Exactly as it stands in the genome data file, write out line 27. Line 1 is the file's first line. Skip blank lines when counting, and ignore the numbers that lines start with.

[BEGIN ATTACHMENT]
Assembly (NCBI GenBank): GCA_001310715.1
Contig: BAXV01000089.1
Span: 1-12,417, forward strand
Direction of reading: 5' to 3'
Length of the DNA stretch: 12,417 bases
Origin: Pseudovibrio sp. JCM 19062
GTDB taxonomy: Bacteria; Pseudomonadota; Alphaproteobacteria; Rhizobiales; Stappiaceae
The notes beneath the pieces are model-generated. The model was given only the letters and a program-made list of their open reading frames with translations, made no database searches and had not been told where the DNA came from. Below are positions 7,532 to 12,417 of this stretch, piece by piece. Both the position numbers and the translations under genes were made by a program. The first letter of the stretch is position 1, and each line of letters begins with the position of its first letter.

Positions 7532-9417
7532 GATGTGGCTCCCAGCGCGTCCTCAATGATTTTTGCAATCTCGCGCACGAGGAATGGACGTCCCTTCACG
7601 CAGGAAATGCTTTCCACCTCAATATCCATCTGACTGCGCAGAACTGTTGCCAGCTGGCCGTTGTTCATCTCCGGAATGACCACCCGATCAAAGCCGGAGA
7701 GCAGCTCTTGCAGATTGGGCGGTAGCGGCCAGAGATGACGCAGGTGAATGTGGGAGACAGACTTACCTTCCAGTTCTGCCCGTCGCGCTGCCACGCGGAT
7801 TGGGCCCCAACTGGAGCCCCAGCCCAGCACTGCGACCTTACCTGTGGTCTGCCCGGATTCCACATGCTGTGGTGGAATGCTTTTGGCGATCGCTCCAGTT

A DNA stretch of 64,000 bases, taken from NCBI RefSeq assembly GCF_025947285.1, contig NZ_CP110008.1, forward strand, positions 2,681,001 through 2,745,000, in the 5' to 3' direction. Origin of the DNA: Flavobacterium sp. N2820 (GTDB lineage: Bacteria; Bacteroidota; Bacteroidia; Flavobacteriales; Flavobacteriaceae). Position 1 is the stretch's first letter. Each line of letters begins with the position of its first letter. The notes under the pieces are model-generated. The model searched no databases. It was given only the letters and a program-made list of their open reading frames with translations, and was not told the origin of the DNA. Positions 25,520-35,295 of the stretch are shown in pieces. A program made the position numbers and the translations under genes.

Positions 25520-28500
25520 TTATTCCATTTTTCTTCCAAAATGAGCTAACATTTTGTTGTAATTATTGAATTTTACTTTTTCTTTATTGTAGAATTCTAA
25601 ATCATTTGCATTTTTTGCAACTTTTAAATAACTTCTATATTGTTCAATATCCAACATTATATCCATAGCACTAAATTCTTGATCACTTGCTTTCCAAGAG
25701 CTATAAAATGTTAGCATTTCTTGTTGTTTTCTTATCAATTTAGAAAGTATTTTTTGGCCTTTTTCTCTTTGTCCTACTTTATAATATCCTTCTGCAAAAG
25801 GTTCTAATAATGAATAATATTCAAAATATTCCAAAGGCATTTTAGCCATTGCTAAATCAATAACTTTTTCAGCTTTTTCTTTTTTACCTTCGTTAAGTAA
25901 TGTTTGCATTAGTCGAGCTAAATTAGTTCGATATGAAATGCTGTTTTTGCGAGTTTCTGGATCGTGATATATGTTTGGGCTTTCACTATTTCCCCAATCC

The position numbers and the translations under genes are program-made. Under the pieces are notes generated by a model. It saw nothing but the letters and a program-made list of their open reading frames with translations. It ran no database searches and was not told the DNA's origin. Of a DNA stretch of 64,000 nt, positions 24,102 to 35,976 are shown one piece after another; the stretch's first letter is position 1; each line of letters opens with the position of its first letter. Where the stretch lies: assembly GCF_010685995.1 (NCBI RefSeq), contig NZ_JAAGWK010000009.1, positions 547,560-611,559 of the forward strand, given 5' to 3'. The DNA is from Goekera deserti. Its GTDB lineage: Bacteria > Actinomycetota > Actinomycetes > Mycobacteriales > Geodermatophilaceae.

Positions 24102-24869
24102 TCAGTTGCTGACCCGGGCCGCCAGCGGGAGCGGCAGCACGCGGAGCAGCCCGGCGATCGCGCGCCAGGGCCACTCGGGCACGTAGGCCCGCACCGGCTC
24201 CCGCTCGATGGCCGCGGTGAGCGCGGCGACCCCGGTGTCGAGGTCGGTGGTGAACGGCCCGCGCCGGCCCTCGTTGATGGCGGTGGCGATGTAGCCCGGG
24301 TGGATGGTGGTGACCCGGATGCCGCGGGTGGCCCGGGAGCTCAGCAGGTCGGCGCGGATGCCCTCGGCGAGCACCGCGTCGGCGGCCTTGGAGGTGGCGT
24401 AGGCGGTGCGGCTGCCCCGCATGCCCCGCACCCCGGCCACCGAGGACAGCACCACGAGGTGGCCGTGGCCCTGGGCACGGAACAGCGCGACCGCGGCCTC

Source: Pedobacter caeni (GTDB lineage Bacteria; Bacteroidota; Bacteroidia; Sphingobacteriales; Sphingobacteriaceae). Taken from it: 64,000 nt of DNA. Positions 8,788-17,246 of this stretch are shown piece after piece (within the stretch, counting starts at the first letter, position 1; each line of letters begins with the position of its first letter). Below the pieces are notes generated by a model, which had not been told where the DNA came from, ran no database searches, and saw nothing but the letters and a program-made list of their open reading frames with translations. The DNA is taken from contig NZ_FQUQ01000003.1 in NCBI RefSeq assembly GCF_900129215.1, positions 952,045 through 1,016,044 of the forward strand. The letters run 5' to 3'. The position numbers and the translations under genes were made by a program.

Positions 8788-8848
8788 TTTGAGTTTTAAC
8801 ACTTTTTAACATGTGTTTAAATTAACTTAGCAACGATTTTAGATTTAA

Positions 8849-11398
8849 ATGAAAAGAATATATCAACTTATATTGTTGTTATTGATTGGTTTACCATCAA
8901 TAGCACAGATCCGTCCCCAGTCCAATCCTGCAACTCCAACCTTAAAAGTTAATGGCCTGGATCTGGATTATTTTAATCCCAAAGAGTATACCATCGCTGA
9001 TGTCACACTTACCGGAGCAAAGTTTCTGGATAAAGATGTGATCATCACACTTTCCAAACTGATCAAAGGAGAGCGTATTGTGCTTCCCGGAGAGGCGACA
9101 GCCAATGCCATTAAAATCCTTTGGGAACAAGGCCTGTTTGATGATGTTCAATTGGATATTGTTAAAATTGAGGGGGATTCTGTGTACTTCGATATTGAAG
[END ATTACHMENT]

Source: Pedobacter caeni (GTDB lineage Bacteria; Bacteroidota; Bacteroidia; Sphingobacteriales; Sphingobacteriaceae). Taken from it: 64,000 nt of DNA. Positions 8,788-17,246 of this stretch are shown piece after piece (within the stretch, counting starts at the first letter, position 1; each line of letters begins with the position of its first letter). Below the pieces are notes generated by a model, which had not been told where the DNA came from, ran no database searches, and saw nothing but the letters and a program-made list of their open reading frames with translations. The DNA is taken from contig NZ_FQUQ01000003.1 in NCBI RefSeq assembly GCF_900129215.1, positions 952,045 through 1,016,044 of the forward strand. The letters run 5' to 3'. The position numbers and the translations under genes were made by a program.